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    Optimizing a Formula for Open Plant Cleaning

    Author

    Ashish Taneja, Lab Leader-Home Care and Industrial & Institutional Cleaning

    Published On

    November 18, 2019

    Markets

    • Food & Beverage Processing

    Exceptional hygiene in food and beverage manufacturing facilities’ production spaces is necessary to ensure high-quality and safe finished products. After production, all equipment and contact surfaces need to be cleaned and sanitized to meet the regulated, required levels of sanitation and cleanliness before a new production shift can start.

    Open Plant Cleaning (OPC) is the manual process of cleaning plant machines, walls, floors, and any other surfaces that come into contact with food and/or beverages. OPC is usually carried out with low-pressure foaming equipment. The cleaning foam is sprayed onto the surfaces, given time to dissolve the soil, and then rinsed off with water. An effective OPC solution has thick clinging foam and cleaning power for a range of difficult soils, even at low temperatures. This last point is critical because fats are more difficult to clean at temperatures below their melting point, and most food and beverage plants are kept at relatively low temperatures. Many of the cleaners found in the market have chlorine bleach in them, which is effective at cleaning soil but is corrosive to most surfaces in a plant.

    In designing an optimal OPC Formula, BASF sought to create a foam cleaner that outperforms benchmarks on fat and protein soils at low temperatures, is chlorine (bleach) free, generates stable foam, and does not corrode soft metal. We are excited to outline our experiment and share what we discovered during the process.

    Strategically-built Formulas

    We started by creating a range of formulas that consisted of varying levels of ingredients specifically chosen to optimize foam generation and stabilization; we created a complete and effective builder system that works well at lower temperatures with a relatively low level of caustic. We did this all without the use of bleach.

    Foam Generation

    For foam generation, we selected a blend of surfactants to work within the formulas including Texapon® N 70 NA, Glucopon® 225DK, Ammonyx® LO, and Deriphat® 160 C. The fourth ingredient, Deriphat 160 C, also has anti-corrosion properties.

    Foam Stabilization

    For foam stabilization, we used blends of Lupasol® PR 8515 and a fatty alcohol (C12-C16). The combination of these two ingredients creates a stable foam that allows for longer contact with the soil, and thus, better cleaning.

    Builder System

    The builder system consisted of KOH (45%), NaOH (50%), and Trilon® M Liquid T.

    Cleaning Boost

    Lutensol® TDA 9 was added as a non-ionic surfactant to boost the cleaning of oily soils. The level of Lutensol® TDA 9 was kept at 2%, to prevent the negative impact on foam.

    Corrosion Inhibition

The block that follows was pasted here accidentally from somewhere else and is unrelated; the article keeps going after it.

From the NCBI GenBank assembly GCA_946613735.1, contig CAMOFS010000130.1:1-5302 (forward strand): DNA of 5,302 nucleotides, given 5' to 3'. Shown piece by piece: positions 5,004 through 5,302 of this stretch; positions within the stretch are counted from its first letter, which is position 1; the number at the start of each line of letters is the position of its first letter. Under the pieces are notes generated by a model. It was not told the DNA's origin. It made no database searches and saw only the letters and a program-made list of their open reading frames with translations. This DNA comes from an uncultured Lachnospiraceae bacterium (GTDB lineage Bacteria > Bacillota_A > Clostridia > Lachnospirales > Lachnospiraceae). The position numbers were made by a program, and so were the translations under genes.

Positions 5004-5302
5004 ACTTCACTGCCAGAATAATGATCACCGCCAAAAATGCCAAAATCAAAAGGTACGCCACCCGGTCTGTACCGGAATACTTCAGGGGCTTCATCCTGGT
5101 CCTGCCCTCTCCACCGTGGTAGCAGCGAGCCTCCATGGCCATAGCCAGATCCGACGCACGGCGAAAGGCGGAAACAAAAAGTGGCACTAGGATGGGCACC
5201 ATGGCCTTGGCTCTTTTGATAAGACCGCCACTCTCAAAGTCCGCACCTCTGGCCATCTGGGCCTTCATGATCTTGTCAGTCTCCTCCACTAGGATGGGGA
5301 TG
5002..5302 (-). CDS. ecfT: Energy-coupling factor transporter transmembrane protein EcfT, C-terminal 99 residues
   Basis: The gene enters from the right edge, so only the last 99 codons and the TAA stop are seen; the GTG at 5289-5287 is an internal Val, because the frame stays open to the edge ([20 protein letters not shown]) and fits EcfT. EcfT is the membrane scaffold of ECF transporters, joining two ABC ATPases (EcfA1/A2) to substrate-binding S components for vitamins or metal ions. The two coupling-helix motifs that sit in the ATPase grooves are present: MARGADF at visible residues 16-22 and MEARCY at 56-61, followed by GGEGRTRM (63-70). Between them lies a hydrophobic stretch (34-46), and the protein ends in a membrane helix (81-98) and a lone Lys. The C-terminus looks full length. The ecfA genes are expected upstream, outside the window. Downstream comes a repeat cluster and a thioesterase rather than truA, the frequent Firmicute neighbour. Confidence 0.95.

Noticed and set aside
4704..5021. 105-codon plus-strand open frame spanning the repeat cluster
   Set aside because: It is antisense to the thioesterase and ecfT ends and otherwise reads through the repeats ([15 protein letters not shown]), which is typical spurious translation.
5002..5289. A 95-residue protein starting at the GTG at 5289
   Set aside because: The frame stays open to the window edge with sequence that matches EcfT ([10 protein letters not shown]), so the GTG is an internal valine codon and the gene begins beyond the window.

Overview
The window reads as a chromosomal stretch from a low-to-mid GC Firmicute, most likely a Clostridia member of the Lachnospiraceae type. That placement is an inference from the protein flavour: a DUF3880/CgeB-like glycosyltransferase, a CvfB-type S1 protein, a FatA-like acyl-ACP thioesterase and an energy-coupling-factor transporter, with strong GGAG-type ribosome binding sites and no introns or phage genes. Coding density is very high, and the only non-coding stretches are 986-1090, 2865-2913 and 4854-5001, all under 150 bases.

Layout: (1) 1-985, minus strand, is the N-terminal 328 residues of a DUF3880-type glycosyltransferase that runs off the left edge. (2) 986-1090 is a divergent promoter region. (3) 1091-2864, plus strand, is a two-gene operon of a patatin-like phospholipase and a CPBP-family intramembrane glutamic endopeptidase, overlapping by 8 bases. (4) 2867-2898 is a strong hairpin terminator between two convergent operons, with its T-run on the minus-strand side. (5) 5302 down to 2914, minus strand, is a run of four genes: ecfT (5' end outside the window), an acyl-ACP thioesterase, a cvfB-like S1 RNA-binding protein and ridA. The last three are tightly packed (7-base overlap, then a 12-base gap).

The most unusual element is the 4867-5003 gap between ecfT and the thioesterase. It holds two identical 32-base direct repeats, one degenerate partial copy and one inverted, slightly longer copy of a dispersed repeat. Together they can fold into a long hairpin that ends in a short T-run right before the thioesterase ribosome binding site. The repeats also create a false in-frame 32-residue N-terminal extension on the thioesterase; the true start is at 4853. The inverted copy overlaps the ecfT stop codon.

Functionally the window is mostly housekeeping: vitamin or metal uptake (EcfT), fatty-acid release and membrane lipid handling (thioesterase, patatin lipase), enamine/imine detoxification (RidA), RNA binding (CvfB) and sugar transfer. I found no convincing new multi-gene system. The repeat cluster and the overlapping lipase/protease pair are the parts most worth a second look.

To keep the corrosion inhibition high, we formulated a high-performing chlorine-free product. Multifunctional ingredients such as Deriphat® 160 C and Lupasol® PR 8515 were used to further boost the corrosion inhibition.

    Cleaning Performance

    To test the cleaning performance of the formulas, soiled aluminum panels were cleaned in a spray box, and cleaning was calculated gravimetrically. The benchmark was a chlorinated detergent with pH of 13.30.

    At a low temperature of 73 °F, used at a force of 60 pounds per square inch (PSI) for 20 seconds, the BASF Open Plant Cleaning Formulations were 15% more effective than a commercially available product (benchmark).

    This level of low-temperature performance is critical, as it is difficult to maintain water temperatures of greater than 100 °F in food and beverage processing facilities. Cleaning temperature drops even further as the water touches surfaces that are at or below freezing.

    At a higher temperature of 105 °F, applied at a force of 60 PSI for 20 seconds, the BASF formulations produced similar cleaning results to those of the benchmark, without the use of chlorine or bleach.

    Foam Performance

    The BASF Open Plant Cleaner formulations produced higher and more stable foam than the benchmark when measured at 30 seconds, 600 seconds, and 800 seconds.

    Corrosion Performance

    To test the corrosion present with each of the formulas, we placed various soft metal alloys in 6oz/gallon solutions of the formulas, and tracked weight loss, density, area, and exposure, to calculate corrosion in millimeters per year.

    On aluminum alloy (Al 6063), the BASF solution produced less corrosion than the benchmark.

    On stainless steel, the BASF solution performed significantly better than the benchmark in terms of delivering low-corrosive effects.

    Conclusion

    The BASF Open Plant Cleaner formulas were able to outperform the benchmark in terms of low-temperature cleaning, optimal foam production, and anti-corrosion properties. The BASF solution provided superior cleaning results as it performed the best at both low and high temperature cleaning, had low corrosive effects on various metal alloys, and produced good foam stability. All of this was achieved without the use of chlorine.

    Finding the optimal formula is beneficial, but, more importantly, this experiment proves that there are many innovative solutions available to approach improvements in open plant cleaning. From reducing caustic and minimizing the use of expensive ingredients, to lowering cleaning temperatures and improving foam performance, the solution lies in a creative approach and a wide range of well-studied ingredients.